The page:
South Africa’s First Green Taxi Rank

COMPILED BY Lindi Brownell Meiring

Servicing over 5 000 commuters on a daily basis, the Wallacedene taxi rank is officially South Africa’s first green transport facility.

Unveiled on Monday 25 August 2014, the building is almost entirely self-sufficient. It generates its own electricity via solar panel systems on the roof of the facility, which powers not only the lights, but also the electronic gates and kitchen appliances. With the taxi rank needing water on a constant basis for the washing of their vehicles, the building was also designed with this in mind. Rainwater is harvested and 70% of the water used on site is also recycled via underground filtering systems.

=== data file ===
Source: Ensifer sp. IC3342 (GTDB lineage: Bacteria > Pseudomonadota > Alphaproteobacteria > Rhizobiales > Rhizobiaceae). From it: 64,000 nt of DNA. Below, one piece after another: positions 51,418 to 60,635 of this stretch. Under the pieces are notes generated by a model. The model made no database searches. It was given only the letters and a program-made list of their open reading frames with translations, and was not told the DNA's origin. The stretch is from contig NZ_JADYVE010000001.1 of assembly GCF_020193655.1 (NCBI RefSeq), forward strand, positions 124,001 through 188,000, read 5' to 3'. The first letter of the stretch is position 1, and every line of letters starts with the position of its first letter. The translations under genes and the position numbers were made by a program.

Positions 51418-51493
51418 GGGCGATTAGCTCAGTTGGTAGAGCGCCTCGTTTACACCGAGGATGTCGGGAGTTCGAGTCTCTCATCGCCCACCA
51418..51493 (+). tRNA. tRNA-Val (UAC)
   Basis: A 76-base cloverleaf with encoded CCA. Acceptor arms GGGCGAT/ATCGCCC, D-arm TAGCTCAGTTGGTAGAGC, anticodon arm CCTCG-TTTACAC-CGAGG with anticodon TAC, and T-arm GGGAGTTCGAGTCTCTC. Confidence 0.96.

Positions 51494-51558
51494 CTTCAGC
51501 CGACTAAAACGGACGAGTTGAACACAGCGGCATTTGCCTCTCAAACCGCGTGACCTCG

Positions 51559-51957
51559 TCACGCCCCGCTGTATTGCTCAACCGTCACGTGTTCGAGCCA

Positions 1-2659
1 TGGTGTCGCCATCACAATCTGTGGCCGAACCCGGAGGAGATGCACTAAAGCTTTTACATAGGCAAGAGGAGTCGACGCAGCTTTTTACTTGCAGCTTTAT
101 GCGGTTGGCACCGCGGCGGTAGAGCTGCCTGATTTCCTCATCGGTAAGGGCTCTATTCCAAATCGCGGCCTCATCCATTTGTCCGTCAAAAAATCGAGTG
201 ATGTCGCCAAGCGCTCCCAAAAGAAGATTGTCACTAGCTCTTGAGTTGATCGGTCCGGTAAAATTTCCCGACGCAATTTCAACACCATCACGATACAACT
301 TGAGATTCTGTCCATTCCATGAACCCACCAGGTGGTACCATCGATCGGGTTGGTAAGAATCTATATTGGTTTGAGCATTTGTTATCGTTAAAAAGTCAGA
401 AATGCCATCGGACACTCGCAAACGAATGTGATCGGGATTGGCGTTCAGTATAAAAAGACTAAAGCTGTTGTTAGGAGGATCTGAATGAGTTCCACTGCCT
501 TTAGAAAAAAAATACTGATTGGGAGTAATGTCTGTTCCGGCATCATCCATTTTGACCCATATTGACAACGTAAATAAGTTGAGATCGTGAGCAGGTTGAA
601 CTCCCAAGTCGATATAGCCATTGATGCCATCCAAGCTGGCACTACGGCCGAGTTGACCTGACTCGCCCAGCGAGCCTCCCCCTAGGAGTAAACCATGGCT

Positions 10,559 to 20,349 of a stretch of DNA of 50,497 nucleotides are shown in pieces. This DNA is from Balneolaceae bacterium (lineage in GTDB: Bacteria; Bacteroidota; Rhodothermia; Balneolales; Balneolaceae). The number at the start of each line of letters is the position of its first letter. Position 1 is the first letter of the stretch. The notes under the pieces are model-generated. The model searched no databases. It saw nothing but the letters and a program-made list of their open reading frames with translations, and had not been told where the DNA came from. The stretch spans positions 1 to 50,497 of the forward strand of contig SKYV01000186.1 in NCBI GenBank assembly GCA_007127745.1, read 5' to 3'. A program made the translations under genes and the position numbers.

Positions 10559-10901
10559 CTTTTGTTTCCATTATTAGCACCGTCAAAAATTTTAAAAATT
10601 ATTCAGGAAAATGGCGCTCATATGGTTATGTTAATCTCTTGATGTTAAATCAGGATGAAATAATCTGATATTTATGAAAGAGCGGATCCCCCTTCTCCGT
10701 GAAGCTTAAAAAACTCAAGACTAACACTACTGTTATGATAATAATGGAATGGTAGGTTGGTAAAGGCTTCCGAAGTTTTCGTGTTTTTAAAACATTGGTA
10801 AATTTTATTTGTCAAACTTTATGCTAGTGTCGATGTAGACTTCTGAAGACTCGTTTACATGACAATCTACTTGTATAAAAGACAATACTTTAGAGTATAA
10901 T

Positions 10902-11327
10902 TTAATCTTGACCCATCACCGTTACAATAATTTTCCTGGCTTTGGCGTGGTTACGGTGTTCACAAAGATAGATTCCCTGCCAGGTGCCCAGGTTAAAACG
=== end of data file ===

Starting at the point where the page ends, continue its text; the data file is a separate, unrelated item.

“One of the most exciting features of this facility is the manner in which we are using the rank’s considerable roof area for the harvesting of rainwater,” says City’s Mayoral Committee Member: Transport for Cape Town, Councillor Brett Herron. “The rainwater is stored in an underground tank system with a storage capacity of up to 20 000 litres and is equipped with the necessary infrastructure to pump this water to the washing bays.”

He adds, “The City of Cape Town is extremely proud to be at the forefront of combining intelligent architectural design and technology in our effort to improve service delivery to our residents. The Wallacedene taxi rank sets the benchmark for future public transport facilities in the country, showcasing the City’s commitment to conservation and innovation.”